Thanks to David for the heads up!
This No-Bake Chocolate Nutter Butter Mousse Pie is a Nutter Butter cookie crust with a thick layer of chocolate mousse, a layer of peanut butter cookie mousse and topped with whipped cream and more peanut butter. PIN It Some magical happened this weekend. I fell totally in love with San Francisco. I’ll be the first […]
If Tim Burton illustrated some of Marvel and DC’s most popular superheroes, what would they look like? Well, they’d probably look something like these illustrations from artist Andrew Tarusov, who you may recall from the Tim Burton treatment he gave to Disney characters earlier this year. Check out more of his Tim Burton-style superhero art below.
(via Bored Panda)
Aristotle once wrote that “The aim of art is to represent not the outward appearance of things, but their inward significance.” Over the years Australian artists have unleashed their skills through the medium of sculpture to express the significance of dogs in our lives. In the second installment of DogTipper’s series of articles that shine a light on fine art and our furry friends, we look at a few of the many sculpted depictions of dogs in The Land Down Under.
“Stop me not, but let me jog/For I am Bob, the drivers dog.” A catchy couplet engraved on his collar let everyone know that the German Coolie/Smithfield mix known as Terowie Bob was a tail-wagger with a passion for travel. The cuddly canine, who kept railwaymen company as they chugged along the tracks in the late 1800s, is remembered today by people who pass by Main Street in the Australian city of Peterborough thanks to a statue which was erected in the dog’s honor in 2009. (Fans of Fidos can find out more about this roaming Rover by reading The Railway Dog: The True Story of an Outback Dog by Olwyn M. Parker.)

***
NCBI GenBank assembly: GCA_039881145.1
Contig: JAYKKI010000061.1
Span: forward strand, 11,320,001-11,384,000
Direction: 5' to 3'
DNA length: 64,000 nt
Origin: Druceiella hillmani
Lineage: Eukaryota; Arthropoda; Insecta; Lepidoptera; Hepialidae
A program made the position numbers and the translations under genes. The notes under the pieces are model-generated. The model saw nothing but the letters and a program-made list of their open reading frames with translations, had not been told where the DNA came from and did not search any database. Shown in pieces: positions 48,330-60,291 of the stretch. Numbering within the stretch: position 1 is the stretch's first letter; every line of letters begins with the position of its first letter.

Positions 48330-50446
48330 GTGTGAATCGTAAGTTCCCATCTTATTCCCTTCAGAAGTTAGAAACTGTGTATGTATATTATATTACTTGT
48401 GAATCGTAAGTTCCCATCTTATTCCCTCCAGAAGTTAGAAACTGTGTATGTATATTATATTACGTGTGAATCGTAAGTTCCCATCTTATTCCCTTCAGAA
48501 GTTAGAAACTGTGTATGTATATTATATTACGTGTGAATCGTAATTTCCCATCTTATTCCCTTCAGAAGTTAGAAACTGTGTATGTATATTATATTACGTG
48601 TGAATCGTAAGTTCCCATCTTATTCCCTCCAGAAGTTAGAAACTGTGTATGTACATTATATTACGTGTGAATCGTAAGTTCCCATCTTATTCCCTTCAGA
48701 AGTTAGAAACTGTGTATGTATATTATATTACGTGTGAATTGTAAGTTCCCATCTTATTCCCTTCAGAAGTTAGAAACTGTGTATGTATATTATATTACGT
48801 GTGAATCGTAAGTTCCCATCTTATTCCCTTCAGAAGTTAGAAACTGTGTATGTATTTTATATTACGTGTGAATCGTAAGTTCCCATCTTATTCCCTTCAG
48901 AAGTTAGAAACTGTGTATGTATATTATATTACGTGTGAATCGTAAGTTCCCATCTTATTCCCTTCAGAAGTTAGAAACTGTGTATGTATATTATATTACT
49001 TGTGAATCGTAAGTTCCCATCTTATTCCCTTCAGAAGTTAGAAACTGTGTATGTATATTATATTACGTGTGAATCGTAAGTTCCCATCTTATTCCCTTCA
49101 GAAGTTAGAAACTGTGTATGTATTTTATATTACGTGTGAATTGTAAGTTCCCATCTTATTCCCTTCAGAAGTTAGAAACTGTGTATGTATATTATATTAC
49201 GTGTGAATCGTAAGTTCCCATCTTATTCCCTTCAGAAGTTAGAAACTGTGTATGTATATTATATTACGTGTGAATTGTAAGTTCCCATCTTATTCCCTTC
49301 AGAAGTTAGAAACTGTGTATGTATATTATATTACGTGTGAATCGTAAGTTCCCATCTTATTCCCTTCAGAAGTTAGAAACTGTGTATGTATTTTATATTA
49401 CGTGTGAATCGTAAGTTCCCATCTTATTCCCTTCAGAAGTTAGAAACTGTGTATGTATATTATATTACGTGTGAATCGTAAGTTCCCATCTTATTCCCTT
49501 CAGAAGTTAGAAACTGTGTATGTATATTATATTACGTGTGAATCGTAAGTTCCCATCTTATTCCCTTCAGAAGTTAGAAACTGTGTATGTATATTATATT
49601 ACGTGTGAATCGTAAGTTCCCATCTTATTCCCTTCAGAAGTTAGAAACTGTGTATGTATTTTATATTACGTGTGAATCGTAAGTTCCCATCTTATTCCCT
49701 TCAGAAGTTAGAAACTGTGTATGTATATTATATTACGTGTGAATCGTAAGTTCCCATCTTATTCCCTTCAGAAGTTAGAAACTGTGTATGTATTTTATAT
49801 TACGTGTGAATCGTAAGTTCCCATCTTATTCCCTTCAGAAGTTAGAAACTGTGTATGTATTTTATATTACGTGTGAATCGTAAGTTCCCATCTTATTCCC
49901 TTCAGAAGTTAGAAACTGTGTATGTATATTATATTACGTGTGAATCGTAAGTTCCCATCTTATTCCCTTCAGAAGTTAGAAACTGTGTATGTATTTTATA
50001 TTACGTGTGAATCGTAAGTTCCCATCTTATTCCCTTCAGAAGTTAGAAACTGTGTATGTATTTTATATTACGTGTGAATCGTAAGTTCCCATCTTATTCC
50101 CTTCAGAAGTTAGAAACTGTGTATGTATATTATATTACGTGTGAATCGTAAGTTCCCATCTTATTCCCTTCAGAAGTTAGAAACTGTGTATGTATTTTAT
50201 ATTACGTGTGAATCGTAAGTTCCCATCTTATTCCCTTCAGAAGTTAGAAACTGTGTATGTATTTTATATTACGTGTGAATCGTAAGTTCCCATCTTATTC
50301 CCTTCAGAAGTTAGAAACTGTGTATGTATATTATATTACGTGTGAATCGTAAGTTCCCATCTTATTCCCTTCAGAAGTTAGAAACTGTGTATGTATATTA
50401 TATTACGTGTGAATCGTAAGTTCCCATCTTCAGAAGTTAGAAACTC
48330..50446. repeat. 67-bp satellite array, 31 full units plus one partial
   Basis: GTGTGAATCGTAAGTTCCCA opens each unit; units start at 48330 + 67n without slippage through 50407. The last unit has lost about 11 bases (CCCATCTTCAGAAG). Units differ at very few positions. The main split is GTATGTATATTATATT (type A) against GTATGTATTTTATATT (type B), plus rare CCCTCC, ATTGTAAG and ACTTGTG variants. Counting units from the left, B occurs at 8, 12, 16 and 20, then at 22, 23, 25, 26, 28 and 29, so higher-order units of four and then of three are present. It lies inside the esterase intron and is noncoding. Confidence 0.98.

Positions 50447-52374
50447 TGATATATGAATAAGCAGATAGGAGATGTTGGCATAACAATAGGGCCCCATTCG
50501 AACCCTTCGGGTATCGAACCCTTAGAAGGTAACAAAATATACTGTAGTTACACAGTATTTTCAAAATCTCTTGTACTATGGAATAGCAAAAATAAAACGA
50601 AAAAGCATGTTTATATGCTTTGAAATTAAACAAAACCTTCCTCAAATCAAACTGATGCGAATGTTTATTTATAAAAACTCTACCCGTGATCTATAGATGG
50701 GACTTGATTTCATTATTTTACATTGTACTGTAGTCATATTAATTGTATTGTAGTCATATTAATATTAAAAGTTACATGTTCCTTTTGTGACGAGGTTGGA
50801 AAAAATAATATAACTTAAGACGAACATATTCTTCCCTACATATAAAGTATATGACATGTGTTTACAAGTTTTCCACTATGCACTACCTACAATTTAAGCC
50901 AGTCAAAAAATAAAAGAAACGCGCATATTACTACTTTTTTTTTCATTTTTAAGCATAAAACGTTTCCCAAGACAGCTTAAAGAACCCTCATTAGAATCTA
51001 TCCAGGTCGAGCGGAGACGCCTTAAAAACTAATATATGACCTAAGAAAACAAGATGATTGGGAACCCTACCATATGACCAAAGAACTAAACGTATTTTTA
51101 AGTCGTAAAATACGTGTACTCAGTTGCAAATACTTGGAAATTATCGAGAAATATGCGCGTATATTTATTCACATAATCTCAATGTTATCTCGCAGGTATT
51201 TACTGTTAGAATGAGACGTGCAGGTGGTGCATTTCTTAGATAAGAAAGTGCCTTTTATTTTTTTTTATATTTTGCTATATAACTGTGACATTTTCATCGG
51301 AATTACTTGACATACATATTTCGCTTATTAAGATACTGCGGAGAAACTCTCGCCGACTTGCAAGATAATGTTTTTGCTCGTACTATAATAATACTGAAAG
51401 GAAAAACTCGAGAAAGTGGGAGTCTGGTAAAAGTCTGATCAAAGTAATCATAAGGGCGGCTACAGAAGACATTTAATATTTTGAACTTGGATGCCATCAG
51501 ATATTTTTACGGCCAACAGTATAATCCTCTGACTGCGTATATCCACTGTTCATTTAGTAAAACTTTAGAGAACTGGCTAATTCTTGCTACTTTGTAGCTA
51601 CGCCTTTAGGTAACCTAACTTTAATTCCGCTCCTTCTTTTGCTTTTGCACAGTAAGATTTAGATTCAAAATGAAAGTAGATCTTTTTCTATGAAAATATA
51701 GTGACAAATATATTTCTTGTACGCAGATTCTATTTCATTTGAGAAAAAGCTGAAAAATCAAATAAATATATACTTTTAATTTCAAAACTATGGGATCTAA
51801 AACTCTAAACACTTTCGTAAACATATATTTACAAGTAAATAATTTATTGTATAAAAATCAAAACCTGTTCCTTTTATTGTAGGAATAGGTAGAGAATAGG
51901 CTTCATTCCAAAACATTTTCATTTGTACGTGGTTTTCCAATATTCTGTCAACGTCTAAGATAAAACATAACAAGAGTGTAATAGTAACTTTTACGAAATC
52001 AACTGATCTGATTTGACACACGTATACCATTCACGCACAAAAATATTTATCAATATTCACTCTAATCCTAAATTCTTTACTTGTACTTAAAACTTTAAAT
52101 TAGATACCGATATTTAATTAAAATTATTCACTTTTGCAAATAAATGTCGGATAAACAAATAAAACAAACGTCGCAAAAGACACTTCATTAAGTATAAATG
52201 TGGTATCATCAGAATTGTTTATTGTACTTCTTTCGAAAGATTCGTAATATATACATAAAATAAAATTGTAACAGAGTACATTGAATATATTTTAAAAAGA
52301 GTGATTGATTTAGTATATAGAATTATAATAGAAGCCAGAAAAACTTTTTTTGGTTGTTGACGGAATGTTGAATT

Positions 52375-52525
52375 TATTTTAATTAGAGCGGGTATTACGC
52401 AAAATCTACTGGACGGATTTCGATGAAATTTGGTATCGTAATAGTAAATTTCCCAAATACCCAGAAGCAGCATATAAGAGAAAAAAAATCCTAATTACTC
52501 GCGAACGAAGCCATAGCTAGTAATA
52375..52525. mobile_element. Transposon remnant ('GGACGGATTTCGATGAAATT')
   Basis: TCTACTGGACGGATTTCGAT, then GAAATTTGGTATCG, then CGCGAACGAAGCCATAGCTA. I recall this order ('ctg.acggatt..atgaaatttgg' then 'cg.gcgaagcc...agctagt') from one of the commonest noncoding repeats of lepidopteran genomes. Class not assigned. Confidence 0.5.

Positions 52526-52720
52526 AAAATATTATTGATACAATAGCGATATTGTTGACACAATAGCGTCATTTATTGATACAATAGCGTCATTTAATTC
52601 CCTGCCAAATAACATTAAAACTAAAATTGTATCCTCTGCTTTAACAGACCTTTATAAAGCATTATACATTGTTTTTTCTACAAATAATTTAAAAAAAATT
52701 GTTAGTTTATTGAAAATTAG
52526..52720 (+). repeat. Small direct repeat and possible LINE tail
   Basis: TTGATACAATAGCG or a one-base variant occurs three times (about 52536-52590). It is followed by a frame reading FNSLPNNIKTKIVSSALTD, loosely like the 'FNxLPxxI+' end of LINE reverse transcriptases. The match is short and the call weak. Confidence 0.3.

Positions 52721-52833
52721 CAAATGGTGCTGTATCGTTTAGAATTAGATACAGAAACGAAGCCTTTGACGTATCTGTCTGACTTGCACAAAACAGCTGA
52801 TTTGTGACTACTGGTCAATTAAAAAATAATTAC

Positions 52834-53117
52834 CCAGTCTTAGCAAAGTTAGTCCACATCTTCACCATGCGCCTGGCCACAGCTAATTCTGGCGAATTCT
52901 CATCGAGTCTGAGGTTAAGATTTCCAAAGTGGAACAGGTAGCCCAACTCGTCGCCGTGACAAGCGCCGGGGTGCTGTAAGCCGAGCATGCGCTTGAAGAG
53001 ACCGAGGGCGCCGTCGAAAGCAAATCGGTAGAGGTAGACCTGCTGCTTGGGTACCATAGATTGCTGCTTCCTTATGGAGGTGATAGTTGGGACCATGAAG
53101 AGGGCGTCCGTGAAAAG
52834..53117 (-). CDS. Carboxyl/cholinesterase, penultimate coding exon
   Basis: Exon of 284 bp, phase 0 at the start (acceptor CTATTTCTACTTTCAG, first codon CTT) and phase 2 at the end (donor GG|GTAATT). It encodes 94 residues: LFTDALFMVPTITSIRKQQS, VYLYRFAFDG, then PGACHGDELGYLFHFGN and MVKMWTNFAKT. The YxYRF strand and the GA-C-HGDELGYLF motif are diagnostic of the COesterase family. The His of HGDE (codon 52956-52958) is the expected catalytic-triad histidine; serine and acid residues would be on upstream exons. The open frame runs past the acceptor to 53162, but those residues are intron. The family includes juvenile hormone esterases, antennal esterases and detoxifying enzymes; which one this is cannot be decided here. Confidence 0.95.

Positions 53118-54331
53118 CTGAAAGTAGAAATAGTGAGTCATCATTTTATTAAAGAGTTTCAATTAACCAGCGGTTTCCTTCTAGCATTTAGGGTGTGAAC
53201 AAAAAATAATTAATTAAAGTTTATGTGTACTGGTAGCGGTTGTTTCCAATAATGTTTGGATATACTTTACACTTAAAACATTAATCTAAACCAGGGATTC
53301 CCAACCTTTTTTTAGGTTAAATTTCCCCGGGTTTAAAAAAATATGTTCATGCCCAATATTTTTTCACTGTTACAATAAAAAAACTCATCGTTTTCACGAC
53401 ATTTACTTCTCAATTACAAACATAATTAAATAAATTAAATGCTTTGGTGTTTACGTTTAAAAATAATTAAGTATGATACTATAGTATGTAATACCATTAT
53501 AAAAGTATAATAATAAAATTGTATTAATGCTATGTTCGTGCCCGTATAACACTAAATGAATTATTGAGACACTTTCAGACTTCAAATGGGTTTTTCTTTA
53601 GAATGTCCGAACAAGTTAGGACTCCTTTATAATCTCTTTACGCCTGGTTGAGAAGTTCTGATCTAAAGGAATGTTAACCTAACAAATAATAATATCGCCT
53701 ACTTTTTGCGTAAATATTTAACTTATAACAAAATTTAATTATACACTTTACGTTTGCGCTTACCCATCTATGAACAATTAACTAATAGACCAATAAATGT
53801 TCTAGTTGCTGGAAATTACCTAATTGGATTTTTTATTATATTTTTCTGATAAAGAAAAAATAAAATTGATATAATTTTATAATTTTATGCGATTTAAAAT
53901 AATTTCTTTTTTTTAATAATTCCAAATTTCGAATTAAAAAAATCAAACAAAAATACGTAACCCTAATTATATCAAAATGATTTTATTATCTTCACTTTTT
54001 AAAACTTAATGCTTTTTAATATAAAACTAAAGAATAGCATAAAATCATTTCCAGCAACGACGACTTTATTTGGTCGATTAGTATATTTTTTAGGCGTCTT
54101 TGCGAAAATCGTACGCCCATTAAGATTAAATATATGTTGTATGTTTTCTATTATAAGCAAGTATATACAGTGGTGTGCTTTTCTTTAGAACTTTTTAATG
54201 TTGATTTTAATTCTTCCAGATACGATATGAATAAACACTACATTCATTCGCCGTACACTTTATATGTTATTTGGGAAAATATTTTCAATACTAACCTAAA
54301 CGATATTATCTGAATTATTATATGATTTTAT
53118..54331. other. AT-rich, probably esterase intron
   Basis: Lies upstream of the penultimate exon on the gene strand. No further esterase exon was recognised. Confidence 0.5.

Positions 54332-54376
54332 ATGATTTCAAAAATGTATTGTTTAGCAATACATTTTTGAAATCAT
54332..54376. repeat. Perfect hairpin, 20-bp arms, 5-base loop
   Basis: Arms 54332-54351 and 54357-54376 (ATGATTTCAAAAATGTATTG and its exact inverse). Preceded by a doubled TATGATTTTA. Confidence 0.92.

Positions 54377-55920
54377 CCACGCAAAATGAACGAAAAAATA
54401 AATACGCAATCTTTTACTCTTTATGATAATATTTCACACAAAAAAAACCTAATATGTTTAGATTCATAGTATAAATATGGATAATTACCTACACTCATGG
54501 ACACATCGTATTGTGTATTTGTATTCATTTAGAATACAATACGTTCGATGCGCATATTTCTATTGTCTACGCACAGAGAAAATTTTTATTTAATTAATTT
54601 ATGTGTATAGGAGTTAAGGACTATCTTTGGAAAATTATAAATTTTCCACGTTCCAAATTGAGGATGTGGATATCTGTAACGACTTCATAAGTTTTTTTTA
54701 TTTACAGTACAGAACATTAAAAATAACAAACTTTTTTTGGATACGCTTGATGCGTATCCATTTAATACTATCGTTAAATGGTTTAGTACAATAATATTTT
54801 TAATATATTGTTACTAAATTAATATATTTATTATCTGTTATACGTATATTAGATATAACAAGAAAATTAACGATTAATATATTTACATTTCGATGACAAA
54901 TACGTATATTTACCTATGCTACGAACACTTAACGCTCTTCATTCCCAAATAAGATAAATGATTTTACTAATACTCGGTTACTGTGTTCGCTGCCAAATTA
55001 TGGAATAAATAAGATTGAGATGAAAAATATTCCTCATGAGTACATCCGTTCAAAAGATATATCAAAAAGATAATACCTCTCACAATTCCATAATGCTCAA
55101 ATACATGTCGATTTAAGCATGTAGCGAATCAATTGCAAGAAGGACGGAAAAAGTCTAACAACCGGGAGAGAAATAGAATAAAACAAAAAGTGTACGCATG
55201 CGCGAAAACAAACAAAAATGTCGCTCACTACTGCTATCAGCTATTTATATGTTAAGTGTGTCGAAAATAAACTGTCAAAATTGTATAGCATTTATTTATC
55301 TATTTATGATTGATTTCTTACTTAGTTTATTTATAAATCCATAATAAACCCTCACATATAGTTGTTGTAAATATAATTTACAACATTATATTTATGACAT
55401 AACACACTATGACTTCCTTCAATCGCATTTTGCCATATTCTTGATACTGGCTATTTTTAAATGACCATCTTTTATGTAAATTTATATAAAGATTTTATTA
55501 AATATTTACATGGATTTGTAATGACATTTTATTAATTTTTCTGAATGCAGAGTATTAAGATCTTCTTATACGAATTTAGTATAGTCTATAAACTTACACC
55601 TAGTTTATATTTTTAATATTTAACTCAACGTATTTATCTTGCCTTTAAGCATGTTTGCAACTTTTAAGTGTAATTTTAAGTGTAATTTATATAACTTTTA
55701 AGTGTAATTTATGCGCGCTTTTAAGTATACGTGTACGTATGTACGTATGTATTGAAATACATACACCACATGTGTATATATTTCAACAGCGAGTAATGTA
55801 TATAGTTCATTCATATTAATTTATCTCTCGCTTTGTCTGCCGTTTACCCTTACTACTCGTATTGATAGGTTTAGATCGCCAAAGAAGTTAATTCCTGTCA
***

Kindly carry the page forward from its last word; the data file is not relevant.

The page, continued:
Dr. Arnold Cook, who lost his sight as a teenager, brought his vision of Australia’s first guide dog training center to Perth in 1951. A leader of the country’s Guide Dog Movement, Cook and his canine companion Dreena have been immortalized in a bronze statue which stands outside the Association of the Blind in Victoria Park.
The memory of Red Dog, a nomadic Kelpie/cattle dog whose paws promenaded through Western Australia’s Pilbara region in the 1970s, lives on in the mining town of Dampier. A beloved part of the community, in life Red Dog was made a member of the Dampier Salts Sport and Social Club, the Transport Workers’ Union, and was even gifted with his very own bank account at the Bank of New South Wales. After his passing in 1979, the community commissioned sculptor Meri Forrest to create a monument which today greets visitors of Dampier. (Fans of films about Fidos can find out more about the dog dubbed the ‘Pilbara Walker’ by watching the 2011 movie Red Dog.)
The statue of a Skye Terrier named Islay, who once won the heart of England’s monarch, wins the admiration of every dog lover who passes by the Queen Victoria Building in Sydney. In a permanent begging pose, the depiction of Queen Victoria’s canine companion speaks to sightseers in a human voice, and thanks all who toss a coin for a children’s charity into the fountain he guards.